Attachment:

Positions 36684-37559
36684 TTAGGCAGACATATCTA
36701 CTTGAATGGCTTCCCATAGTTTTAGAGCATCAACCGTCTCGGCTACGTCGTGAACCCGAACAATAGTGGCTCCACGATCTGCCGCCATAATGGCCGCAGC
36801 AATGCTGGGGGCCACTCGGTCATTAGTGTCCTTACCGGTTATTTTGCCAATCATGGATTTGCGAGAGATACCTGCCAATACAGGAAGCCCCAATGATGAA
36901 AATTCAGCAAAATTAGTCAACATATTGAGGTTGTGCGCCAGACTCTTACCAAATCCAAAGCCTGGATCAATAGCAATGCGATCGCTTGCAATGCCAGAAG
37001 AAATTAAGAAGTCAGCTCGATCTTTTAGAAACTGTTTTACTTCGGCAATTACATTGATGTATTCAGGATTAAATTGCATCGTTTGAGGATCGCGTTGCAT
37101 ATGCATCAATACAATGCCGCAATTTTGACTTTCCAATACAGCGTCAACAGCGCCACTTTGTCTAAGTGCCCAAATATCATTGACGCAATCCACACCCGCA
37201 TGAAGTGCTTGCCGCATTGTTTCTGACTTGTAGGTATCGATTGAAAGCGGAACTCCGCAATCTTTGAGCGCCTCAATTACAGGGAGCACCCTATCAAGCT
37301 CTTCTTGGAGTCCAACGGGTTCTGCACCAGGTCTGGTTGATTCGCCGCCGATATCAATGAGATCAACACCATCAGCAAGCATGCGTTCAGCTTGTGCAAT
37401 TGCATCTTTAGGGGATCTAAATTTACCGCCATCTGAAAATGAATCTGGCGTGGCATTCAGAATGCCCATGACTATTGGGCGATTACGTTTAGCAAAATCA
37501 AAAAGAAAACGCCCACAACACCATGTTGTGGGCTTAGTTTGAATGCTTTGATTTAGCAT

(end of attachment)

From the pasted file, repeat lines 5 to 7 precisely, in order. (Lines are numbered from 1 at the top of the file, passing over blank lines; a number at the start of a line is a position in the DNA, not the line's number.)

36901 AATTCAGCAAAATTAGTCAACATATTGAGGTTGTGCGCCAGACTCTTACCAAATCCAAAGCCTGGATCAATAGCAATGCGATCGCTTGCAATGCCAGAAG
37001 AAATTAAGAAGTCAGCTCGATCTTTTAGAAACTGTTTTACTTCGGCAATTACATTGATGTATTCAGGATTAAATTGCATCGTTTGAGGATCGCGTTGCAT
37101 ATGCATCAATACAATGCCGCAATTTTGACTTTCCAATACAGCGTCAACAGCGCCACTTTGTCTAAGTGCCCAAATATCATTGACGCAATCCACACCCGCA